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1 minute 45 seconds of non - stop machine gun fire...and no barrel heating...

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posted on Feb, 25 2006 @ 06:57 PM
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This video just shows how far barrel tech has come since the m-60 support rifle was made! This video is awesome for the fact that the barrel isnt even hot!

heres the link to the video.

www.strategypage.com...

If its been seen before i apologise, but I just thought all gun freaks should see this!




posted on Feb, 25 2006 @ 07:45 PM
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Wow that is awesome. I wish barrels like that were available when in was in the service.



posted on Feb, 25 2006 @ 08:10 PM
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Originally posted by MadGreebo
This video just shows how far barrel tech has come since the m-60 support rifle was made! This video is awesome for the fact that the barrel isnt even hot!
...


Negative. You can clearly see the heat wavering above the barrel. You could actually do this with several heavy-barelled MGs, but after the session you can pretty much throw away the barrels because the intense heat distorts them.



posted on Feb, 25 2006 @ 08:36 PM
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Thats pretty impressive.

Its scary how you can literally start to melt the barrel of a M-4. I saw a guy at the range trash his older M-4 barrel going crazy full auto with a 100rd beta magazine. But then I saw a video of a guy doing the same with a XM-8 and it took the abuse.

Guns are getting alot better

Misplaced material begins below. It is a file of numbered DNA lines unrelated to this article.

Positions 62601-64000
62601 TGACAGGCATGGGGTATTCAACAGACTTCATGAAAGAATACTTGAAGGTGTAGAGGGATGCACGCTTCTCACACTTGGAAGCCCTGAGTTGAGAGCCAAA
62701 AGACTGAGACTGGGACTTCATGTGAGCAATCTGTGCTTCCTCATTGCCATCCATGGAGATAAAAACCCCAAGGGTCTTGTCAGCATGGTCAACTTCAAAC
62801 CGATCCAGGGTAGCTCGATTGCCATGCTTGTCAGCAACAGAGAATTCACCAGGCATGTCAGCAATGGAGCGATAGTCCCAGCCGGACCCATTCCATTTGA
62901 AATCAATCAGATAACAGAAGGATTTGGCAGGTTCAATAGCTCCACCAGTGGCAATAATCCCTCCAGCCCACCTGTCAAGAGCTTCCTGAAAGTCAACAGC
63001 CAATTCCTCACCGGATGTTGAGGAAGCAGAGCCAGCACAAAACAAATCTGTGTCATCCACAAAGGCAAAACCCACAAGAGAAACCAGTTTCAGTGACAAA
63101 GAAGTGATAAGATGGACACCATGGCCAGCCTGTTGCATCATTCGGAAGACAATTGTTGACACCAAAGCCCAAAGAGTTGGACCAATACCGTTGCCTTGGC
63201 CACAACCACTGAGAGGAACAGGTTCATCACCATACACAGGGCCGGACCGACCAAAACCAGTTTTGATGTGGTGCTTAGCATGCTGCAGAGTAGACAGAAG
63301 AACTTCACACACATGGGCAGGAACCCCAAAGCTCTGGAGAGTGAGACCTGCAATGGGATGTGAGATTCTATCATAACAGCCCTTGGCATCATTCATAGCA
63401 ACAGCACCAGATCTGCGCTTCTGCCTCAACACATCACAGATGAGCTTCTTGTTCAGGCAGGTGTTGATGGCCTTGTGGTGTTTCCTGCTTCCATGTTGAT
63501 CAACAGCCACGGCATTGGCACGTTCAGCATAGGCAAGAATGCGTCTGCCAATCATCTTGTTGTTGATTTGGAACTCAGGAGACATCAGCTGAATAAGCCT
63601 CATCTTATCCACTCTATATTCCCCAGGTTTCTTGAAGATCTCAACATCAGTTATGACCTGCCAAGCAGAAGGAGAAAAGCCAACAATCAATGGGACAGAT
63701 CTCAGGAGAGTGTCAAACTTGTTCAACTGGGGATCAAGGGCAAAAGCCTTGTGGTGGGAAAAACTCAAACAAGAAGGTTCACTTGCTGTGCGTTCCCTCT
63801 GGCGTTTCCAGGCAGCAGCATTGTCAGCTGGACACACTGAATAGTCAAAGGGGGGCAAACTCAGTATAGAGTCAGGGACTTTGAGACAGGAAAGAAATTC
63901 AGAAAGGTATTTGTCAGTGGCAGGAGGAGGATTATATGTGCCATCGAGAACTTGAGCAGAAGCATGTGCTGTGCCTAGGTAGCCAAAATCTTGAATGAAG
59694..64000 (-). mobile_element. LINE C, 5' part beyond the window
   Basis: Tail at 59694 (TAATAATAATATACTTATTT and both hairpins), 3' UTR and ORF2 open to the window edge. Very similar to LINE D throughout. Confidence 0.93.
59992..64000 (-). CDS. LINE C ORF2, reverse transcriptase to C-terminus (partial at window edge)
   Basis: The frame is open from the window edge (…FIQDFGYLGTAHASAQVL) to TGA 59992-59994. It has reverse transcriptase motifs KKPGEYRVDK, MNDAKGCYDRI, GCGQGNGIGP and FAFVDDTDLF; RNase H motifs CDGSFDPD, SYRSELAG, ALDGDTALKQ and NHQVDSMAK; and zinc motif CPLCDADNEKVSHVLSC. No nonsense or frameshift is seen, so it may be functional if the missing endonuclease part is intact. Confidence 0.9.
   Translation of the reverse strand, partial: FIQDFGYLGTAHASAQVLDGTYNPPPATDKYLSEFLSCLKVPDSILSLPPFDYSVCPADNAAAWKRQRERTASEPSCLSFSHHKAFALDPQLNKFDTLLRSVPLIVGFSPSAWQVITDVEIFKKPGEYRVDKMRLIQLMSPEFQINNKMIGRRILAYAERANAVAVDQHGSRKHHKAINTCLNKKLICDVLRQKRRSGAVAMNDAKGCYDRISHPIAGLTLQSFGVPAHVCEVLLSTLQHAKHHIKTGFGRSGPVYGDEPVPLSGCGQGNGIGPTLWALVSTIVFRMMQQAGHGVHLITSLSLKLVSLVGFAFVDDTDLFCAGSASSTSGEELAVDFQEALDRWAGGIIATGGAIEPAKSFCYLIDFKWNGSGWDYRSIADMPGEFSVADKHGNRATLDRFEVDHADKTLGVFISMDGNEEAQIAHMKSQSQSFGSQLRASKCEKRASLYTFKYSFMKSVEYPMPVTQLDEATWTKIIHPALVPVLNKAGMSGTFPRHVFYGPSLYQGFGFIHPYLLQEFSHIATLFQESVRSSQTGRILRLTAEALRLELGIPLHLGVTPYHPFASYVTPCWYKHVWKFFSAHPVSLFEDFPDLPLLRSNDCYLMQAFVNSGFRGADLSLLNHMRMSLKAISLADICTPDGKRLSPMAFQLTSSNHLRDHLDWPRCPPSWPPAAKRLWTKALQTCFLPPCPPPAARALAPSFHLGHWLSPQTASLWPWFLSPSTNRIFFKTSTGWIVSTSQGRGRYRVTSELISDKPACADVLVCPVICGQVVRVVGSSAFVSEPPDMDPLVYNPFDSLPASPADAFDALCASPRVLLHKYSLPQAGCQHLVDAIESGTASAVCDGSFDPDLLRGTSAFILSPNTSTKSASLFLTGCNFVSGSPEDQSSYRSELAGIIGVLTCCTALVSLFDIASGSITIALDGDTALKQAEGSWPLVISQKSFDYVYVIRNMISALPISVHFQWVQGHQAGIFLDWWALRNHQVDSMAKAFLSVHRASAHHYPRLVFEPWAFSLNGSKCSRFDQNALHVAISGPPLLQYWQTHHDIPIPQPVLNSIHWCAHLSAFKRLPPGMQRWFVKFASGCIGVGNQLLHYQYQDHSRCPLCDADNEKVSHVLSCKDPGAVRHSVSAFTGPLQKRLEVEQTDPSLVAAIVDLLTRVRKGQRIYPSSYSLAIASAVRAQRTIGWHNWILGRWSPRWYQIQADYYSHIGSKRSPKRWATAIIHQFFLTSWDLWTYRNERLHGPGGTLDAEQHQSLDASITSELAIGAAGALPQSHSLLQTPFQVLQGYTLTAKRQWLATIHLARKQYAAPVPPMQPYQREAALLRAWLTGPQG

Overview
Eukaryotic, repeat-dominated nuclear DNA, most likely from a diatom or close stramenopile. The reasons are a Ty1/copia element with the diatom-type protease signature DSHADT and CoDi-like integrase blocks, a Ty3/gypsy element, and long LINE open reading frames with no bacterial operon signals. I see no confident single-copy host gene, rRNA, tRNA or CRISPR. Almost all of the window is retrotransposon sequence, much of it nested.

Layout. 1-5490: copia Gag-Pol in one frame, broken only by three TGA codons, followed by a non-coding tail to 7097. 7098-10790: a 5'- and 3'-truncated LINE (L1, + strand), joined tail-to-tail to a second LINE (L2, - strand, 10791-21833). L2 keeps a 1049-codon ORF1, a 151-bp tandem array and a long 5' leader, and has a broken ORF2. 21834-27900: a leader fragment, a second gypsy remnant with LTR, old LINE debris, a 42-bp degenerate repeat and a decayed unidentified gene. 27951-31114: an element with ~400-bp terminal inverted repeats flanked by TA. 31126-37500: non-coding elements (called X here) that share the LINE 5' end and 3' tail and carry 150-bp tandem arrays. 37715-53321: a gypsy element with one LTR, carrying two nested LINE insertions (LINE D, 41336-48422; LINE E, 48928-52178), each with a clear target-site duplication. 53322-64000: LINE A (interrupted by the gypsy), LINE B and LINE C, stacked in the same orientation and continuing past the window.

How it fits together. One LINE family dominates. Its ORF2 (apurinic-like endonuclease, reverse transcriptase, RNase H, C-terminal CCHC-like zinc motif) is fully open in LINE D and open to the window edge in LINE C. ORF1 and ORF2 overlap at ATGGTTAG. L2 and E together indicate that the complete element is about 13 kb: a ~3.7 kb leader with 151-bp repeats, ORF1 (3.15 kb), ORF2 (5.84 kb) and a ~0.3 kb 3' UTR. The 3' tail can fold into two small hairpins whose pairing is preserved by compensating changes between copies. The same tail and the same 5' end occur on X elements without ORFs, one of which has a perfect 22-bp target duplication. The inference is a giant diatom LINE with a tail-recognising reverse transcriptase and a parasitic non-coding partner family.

Even semi auto AKs and AR-15 can get so hot
ouch



posted on Feb, 25 2006 @ 08:46 PM
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Lone star, as some one who did infantry training in 1994, I would of loved to see this in service here in the UK. I've shot loads of service rifles and support weapons, but this just blew me away!

The GPMG (Gimpy) Do this? no way, not 850 rounds non stop - It would be glowing white by then. Minimi support weapon ? No bloody way - 250 rounds max before barrel overheat to danger levels. LSW ? you got to be kidding.... my drift is that this is awesome, and theres no infantry heavy support barrel around till this that could cope with such an awesome amount of abuse - Unless you yanks have been hiding kit in the woods again



posted on Feb, 26 2006 @ 01:31 AM
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Damn It! the site is offline...

I would have loved to see that...



posted on Feb, 26 2006 @ 02:20 AM
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WHAAAA ??????

do you REALLY believe that the barrel " did not get hot " - your claim not mine